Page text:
Samuel K. Jr.. Cohn. The Black Death Transformed: Disease and Culture in Early Renaissance Europe. London: Edward Arnold Publishers, 2002. x + 318 pp. $39.95 (paper), ISBN 978-0-340-70647-3; $65.00 (cloth), ISBN 978-0-340-70646-6.
Reviewed by Mary A. Valante (Department of History, Appalachian State University)
Published on H-W-Civ (July, 2003)
The Black Death Untransformed
The Black Death Untransformed
"The Black Death in Europe, 1347-52, and its successive waves to the eighteenth century was any disease other than the rat-based bubonic plague (now known as Yersinia pestis), whose bacillus was discovered in 1894" (p. 1). Thus opens Samuel Cohn's The Black Death Transformed. The author's stated goal is to re-read the late medieval European sources and to show that they do not, in fact, describe the disease known to our modern medical establishment as the bubonic plague. Cohn deliberately makes no attempt to offer another disease in place of the plague; the entire book is dedicated simply to proving that the Black Death was not the plague. From the start there are some very basic problems with Cohn's approach to his topic. He uses only written sources from Europe, and while he alludes briefly to art history, Arabic sources, and modern scientific investigation, none is given much credence, especially where they might disprove his thesis. Even his use of written sources must be questioned when, for example, the extremely important treatise of Guy de Chauliac (who recognized two variants of the disease he saw, one causing buboes and the other infecting the lungs), is cited only from nineteenth-century translations rather than from Michael McVaugh's 1997 study.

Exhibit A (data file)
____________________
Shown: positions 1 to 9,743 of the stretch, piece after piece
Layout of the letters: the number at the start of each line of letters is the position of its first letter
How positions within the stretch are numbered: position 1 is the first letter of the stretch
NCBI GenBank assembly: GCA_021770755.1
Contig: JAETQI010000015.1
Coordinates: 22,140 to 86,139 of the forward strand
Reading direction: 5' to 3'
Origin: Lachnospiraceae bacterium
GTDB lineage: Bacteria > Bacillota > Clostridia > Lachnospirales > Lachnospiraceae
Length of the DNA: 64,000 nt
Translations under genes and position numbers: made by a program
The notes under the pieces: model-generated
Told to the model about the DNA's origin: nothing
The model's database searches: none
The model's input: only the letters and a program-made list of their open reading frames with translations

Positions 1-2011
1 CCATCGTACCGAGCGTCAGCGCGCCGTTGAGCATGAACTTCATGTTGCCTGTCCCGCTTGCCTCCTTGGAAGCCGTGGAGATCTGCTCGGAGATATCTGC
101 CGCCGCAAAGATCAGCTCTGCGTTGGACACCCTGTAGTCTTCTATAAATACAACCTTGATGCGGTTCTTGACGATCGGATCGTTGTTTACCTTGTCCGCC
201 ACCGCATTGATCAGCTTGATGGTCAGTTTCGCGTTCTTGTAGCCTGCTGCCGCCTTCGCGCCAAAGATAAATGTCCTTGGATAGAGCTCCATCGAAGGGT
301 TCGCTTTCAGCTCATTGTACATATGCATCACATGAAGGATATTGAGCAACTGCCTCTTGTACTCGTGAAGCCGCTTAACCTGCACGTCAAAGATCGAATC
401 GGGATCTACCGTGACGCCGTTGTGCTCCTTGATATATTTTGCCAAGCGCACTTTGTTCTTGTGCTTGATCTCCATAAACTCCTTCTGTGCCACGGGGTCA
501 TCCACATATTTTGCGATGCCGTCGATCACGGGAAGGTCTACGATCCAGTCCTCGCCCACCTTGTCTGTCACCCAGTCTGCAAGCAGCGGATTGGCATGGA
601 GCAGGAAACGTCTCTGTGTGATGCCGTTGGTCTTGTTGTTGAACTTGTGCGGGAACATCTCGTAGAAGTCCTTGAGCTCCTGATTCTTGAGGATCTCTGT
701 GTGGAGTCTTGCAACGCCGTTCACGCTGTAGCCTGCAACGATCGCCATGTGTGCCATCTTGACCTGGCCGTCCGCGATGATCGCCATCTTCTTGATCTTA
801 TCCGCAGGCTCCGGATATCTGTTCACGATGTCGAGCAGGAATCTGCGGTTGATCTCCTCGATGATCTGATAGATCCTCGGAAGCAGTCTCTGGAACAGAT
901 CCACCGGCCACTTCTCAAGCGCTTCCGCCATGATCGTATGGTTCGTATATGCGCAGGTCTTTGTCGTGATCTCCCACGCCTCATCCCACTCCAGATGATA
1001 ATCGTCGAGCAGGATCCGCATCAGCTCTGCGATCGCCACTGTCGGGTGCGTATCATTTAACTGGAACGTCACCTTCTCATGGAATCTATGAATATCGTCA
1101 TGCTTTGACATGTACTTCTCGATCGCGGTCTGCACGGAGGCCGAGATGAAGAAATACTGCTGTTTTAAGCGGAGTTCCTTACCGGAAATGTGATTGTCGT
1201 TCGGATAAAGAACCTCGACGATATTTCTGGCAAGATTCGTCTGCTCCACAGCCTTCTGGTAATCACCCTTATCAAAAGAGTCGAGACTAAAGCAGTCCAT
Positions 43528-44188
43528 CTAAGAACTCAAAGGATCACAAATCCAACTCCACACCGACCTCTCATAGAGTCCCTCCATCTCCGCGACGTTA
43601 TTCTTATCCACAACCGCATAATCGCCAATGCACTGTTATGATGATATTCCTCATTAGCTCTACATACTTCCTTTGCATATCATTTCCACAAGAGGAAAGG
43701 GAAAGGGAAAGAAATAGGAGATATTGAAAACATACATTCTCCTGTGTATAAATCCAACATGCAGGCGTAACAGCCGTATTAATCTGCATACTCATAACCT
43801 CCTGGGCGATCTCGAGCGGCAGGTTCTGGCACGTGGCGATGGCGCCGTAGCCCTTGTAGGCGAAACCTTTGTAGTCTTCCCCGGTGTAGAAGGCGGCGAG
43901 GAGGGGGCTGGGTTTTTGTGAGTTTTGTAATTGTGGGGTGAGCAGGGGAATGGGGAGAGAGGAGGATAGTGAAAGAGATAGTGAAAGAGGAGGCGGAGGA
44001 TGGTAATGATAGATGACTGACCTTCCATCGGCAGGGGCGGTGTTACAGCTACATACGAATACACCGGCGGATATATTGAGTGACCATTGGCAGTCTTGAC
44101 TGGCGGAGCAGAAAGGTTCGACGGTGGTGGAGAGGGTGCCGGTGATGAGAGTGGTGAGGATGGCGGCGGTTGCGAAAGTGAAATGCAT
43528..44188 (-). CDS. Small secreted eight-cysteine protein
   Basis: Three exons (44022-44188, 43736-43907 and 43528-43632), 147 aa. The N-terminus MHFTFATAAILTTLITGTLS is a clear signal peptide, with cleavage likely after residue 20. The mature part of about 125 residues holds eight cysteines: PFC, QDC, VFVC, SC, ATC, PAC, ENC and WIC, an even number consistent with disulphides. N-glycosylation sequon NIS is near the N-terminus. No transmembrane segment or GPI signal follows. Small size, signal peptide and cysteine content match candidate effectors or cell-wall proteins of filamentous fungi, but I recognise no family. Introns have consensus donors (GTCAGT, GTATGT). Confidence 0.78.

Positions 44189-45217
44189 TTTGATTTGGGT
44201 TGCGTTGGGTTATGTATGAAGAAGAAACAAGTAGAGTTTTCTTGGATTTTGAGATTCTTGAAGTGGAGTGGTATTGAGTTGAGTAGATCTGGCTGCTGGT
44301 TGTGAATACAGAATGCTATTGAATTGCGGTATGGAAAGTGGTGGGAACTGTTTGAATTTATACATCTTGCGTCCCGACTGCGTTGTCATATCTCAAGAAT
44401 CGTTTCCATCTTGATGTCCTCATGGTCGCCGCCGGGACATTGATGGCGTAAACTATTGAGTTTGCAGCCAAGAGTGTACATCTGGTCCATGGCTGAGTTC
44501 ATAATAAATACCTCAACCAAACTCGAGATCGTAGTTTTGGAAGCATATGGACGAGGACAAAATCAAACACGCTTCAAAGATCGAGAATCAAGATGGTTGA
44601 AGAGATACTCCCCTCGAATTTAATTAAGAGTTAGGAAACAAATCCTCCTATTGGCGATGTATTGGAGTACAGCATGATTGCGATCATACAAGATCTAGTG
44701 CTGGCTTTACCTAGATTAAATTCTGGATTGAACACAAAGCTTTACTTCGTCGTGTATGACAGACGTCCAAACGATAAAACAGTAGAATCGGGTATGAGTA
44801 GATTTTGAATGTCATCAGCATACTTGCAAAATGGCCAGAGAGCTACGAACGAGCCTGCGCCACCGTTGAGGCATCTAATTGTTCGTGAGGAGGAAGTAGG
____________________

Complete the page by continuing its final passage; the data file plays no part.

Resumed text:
In part 1, "The Middle Ages Confronts the Twentieth Century," Cohn argues that the medieval disease, as described by medieval authors, does not match the known modern disease. The modern plague does not spread nearly as quickly as the medieval disease, even in its pneumonic form, and the modern disease is far less fatal, even in terrible conditions such as India. Cohn therefore accuses historians, who have argued the disease was the plague, of abusing their sources and reading into them evidence which does not exist. But comparing modern outbreaks of a disease with a medieval epidemic is fraught with problems that Cohn does not address. For example, to what extent and in what ways is any fourteenth-century city similar to modern China or India? Cohn never establishes a firm basis for his comparisons. Furthermore, the Center for Disease Control reports that if the bubonic plague is left untreated, even today, it is more than 50 percent fatal.